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Crop Biotech Update

Experts Use Viruses for Transgene-free Gene Editing in Plants

June 10, 2020

Nature Plants reports a fundamental study that eliminates a transgenic approach in gene editing. Researchers at the University of California Davis and the University of Minnesota collaborated in the study which used viruses as delivery vehicles to induce genetic mutations directly in plants.

Most plant biology research on gene editing uses Agrobacterium to mediate gene transfer via the CRISPR-Cas9 system. In such cases, genetic mutation is achieved, but the transgene remains unless it is segregated away.

"Since the virus we used is an RNA virus, it's not going to integrate into the genome," said UC Davis Professor of Plant Biology Savithramma Dinesh-Kumar. "When the seeds are formed, they're completely virus-free, so you don't have any footprint of the things you put in but you introduced the desired mutation."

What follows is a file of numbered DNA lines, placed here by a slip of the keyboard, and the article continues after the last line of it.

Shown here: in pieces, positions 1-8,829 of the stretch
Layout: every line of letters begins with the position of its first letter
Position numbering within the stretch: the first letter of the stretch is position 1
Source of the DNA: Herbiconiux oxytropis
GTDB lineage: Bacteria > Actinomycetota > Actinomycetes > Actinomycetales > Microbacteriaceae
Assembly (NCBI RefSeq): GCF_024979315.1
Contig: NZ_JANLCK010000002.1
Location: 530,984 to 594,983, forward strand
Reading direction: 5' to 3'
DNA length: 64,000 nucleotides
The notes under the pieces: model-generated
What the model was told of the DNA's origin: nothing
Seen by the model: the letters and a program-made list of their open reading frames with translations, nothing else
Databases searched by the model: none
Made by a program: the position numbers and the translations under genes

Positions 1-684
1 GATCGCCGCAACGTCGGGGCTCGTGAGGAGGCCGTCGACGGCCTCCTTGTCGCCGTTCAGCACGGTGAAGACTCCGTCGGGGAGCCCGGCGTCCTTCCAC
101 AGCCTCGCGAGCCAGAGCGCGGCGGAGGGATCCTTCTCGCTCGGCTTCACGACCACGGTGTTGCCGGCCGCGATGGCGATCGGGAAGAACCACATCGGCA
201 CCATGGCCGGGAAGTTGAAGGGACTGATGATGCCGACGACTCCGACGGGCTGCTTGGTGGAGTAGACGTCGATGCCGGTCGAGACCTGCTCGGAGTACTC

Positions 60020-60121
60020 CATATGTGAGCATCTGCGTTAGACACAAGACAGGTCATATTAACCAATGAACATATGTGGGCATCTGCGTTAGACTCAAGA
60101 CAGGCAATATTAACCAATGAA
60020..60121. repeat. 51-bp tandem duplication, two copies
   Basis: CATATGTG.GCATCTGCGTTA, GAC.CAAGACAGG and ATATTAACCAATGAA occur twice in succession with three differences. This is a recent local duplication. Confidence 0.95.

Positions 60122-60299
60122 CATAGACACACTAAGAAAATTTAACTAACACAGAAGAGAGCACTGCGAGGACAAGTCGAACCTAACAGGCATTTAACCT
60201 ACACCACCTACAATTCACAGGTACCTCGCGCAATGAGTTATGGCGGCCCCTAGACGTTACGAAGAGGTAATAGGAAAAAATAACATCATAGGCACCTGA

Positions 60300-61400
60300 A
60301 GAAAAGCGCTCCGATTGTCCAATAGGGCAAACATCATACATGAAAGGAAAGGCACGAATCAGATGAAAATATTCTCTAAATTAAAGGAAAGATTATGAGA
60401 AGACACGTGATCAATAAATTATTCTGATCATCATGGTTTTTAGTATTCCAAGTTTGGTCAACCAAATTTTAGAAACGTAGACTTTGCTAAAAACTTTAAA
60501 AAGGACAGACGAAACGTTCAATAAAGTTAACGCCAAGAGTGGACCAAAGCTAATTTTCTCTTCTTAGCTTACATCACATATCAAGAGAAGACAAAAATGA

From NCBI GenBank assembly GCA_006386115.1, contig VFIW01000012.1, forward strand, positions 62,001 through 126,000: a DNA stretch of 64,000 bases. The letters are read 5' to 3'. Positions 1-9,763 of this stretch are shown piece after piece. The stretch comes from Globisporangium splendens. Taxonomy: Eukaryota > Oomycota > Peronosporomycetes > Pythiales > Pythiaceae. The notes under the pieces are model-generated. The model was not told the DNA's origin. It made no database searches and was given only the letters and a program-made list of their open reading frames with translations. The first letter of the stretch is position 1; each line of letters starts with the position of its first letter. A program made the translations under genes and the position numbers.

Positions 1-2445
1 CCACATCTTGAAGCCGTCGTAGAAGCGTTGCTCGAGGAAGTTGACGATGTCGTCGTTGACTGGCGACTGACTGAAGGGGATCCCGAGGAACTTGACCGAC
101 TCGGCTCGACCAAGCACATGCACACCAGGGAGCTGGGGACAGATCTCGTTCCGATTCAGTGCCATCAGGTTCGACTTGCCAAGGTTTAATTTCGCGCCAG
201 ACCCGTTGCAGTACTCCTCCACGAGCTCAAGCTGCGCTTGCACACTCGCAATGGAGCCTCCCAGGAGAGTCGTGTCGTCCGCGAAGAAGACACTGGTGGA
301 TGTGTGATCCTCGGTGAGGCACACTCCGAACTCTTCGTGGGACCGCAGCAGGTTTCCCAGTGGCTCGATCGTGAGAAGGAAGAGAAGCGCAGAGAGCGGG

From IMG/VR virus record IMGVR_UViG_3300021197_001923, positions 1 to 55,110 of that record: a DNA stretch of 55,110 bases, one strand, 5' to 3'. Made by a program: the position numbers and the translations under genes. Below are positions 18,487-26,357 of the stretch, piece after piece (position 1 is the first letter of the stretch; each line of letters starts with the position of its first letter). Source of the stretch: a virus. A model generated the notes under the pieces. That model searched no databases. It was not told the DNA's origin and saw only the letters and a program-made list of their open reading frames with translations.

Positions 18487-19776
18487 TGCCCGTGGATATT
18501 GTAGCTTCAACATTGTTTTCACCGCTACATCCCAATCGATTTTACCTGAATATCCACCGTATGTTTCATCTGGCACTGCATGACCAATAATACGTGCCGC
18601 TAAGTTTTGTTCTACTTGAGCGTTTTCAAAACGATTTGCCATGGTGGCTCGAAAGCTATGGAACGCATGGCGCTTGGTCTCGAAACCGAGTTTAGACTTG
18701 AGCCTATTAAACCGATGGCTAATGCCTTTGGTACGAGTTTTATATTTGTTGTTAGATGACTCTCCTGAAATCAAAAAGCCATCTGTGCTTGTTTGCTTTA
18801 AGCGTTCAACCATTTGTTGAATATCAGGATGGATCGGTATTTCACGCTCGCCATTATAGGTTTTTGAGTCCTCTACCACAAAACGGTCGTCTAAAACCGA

The next step of the team is to find out how to manipulate the viruses to carry the enzyme used to cut and edit the plant's genome and single guide RNA together. Once this mystery is solved, it may lead to the development of a new system to breed better crops.

Read more details from UC Davis.

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